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  31. Charles W. Millard (1975). Sculpture and Theory in Nineteenth Century France. Journal of Aesthetics and Art Criticism 34 (1):15-20.
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  32. Prithwish Neogy (1969). On Stephen C. Pepper's "on the Uses of Symbolism in Sculpture and Painting". Philosophy East and West 19 (3):284-285.
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  33. Leslie B. Nerio (1969). On Stephen C. Pepper's "on the Uses of Symbolism in Sculpture and Painting". Philosophy East and West 19 (3):286-289.
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  34. Stephen C. Pepper (1969). On the Uses of Symbolism in Sculpture and Painting. Philosophy East and West 19 (3):265-278.
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  35. A. D. Potts (1980). Greek Sculpture and Roman Copies I: Anton Raphael Mengs and the Eighteenth Century. Journal of the Warburg and Courtauld Institutes 43:150-173.
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  36. D. S. Robertson (1933). Daedalus and Thespis: The Contributions of the Ancient Dramatic Poets to Our Knowledge of the Arts and Crafts of Greece. By Walter Miller. Vol. II: Sculpture. Pp. Xv + 331–597 (Continuous with Paging of Vol. I); 45 Plates. University of Missouri, Columbia, 1931. 2½ Dollars. [REVIEW] The Classical Review 47 (04):148-.
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  37. L. R. Rogers (1984). The Role of Subject-Matter in Sculpture. British Journal of Aesthetics 24 (1):14-26.
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  38. L. R. Rogers (1983). Sculpture, Space and Being Within Things. British Journal of Aesthetics 23 (2):164-168.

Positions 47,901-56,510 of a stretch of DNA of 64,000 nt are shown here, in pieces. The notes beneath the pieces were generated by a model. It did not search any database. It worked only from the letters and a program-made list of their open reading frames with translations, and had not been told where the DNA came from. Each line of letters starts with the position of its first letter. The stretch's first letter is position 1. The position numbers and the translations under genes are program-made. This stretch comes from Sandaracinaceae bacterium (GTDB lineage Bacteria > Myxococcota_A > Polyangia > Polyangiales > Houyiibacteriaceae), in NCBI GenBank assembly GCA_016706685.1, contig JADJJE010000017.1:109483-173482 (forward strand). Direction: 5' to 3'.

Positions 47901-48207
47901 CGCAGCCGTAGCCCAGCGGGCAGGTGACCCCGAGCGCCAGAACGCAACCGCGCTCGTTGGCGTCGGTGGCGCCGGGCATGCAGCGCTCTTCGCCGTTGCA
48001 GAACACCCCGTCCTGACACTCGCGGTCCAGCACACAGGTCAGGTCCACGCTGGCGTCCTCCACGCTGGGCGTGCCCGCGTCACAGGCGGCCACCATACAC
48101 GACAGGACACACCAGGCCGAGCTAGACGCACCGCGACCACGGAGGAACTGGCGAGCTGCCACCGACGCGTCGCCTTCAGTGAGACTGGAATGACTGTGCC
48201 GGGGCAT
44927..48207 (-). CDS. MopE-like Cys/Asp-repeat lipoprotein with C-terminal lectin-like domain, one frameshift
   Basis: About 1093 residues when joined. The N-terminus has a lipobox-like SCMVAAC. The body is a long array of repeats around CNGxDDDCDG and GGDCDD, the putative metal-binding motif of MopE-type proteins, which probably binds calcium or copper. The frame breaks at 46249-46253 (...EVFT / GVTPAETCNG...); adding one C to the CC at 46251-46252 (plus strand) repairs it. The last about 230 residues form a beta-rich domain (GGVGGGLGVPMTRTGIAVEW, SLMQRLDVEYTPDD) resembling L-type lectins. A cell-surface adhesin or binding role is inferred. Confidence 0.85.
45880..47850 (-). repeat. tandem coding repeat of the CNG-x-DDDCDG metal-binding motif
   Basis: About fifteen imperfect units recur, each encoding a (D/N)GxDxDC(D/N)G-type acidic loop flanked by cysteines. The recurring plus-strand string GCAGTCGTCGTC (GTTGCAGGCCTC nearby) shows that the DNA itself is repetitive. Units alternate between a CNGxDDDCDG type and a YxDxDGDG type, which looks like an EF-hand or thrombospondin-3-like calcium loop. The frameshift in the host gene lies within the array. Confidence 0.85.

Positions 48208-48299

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  39. L. R. Rogers (1970). Sculpture: Present and Past. British Journal of Aesthetics 10 (2):180-187.
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  40. Lucien Rudrauf (1949). The Annunciation: Study of a Plastic Theme and its Variations in Painting and Sculpture. Journal of Aesthetics and Art Criticism 7 (4):325-348.
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  41. N. Spivey (2012). The Emergence of the Classical Style in Greek Sculpture. British Journal of Aesthetics 52 (1):107-110.
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  42. Guenther Stern (1944). Homeless Sculpture. Philosophy and Phenomenological Research 5 (2):293-307.
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  43. Paulina Sztabińska (2005). Human Reification in the Figurative Painting and Sculpture of the First Half of the 20th Century. Art Inquiry. Recherches Sur les Arts 7:217-230.
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  44. Robert D. Vance (1995). Sculpture. British Journal of Aesthetics 35 (3):217-226.
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  45. Linda Walsh (2008). The “Hard Form” of Sculpture: Marble, Matter and Spirit in European Sculpture From the Enlightenment Through Romanticism. Modern Intellectual History 5 (3):455-486.